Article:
The situation involving the three displaced mothers pleading with the Government for homes to shelter their loved ones is indeed a delicate one. The sight of our nation’s future lying helplessly on the streets pulls at one’s heart strings. However, we must carefully examine this situation and eventually ask the question. Would an HDC house solve the problems of these families?
I ask this fundamental question because I believe that our Government has failed to equip our less-fortunate citizens with essential life skills needed for self-progression. Instead, this is replaced by the popular dependency-syndrome which has weakened a significant percentage of our population. I often question whether this is a strategy to gain “cheap votes” by successive governments, after all giving “gifts” to the less fortunate makes a great public relations advertisement.
If these women, like most other less fortunate citizens are given homes/ apartments by the Government and other “fast-tracked” opportunities that would take the rest of us years of sacrifice to earn, I am not convinced that monthly payments can be made, which can result in a fresh plea for public assistance. Have we taught citizens how to earn their way through life? Have we taught citizens that parenthood is a serious commitment and should be planned as best as possible? How can we guarantee that the plight of these young women would not worsen?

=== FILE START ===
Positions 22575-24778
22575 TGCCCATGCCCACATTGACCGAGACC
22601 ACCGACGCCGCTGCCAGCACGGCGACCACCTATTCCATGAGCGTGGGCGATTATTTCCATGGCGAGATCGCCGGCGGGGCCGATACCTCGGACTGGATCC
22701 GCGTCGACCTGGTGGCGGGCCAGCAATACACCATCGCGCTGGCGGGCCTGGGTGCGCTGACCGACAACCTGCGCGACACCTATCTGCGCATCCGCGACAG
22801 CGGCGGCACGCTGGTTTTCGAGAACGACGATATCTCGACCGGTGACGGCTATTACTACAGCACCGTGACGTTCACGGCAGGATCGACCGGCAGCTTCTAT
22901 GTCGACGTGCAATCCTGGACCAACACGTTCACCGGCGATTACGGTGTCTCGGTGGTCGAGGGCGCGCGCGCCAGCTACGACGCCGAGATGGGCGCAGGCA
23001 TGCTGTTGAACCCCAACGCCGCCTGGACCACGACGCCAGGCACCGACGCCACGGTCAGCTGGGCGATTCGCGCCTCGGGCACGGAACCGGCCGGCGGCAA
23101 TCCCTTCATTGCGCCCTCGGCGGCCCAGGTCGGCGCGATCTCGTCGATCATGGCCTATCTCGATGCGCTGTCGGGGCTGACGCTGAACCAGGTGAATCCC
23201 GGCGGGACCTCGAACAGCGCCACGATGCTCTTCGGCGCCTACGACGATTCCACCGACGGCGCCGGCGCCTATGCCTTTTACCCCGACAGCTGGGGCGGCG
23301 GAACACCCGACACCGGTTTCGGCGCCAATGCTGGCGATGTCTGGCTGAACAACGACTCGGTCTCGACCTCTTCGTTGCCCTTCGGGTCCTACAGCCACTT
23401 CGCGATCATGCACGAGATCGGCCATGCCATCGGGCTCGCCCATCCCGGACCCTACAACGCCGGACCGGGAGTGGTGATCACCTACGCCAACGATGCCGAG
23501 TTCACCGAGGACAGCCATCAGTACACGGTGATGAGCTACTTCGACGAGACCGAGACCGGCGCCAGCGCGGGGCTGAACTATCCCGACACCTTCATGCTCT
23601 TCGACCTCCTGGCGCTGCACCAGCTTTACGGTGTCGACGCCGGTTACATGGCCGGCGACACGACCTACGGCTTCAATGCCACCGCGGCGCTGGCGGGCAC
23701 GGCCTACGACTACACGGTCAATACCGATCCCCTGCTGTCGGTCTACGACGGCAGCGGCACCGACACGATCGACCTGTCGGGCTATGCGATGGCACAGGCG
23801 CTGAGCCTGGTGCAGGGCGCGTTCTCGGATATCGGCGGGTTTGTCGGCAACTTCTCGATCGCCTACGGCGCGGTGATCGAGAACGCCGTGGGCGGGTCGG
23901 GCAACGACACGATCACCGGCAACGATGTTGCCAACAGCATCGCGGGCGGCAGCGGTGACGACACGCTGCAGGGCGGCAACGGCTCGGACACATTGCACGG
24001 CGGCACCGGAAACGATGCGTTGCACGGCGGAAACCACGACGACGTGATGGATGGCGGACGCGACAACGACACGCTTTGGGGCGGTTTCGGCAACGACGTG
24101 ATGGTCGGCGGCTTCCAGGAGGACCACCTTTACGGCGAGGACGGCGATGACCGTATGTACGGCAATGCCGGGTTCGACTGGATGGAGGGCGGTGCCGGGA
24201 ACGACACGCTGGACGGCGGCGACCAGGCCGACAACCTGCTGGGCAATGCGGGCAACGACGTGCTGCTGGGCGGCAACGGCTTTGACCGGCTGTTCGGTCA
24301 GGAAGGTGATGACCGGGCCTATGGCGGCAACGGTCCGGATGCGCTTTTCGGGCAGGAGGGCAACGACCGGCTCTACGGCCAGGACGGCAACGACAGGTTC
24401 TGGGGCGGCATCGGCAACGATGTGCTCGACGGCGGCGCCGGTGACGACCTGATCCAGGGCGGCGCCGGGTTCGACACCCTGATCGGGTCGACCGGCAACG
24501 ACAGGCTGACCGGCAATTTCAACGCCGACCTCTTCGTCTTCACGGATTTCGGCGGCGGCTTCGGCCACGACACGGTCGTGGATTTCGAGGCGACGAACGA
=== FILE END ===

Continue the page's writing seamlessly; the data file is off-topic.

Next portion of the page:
I am suggesting that some type of rehabilitation shelter be established for young women in this situation, whereby they can learn essential life skills which would eventually lead to employment and home ownership. The duration of their stay in the shelter should be predetermined to prevent complacency. These young women need serious rehabilitation, not hand-outs. It is obvious that these women have given up on the fight; the fight the rest of us face every day from as early as 5.30 a.m. – on the nation’s road heading to work, fighting to keep up with the infamous “rat race” , all to materialise or dreams...
Furthermore, I became peeved at this situation because of an apparent focus on handouts to the less-fortunate and a sense of abandonment of the middle class. Should middleclass citizens be deprived of social benefits because they have higher salaries? Aren’t middle-class citizens paying taxes as well? Middle-class citizens follow the system engrained in us all: go to school, get a good education, get a good job, save hard and gradually allow your dreams to materialise. Has this system failed the middle class too?
My discussion returns to my original point that we need to devise mechanisms and strategies to strengthen the perceived “weakest link” in the chain. If we fail these citizens, then we have failed as a nation.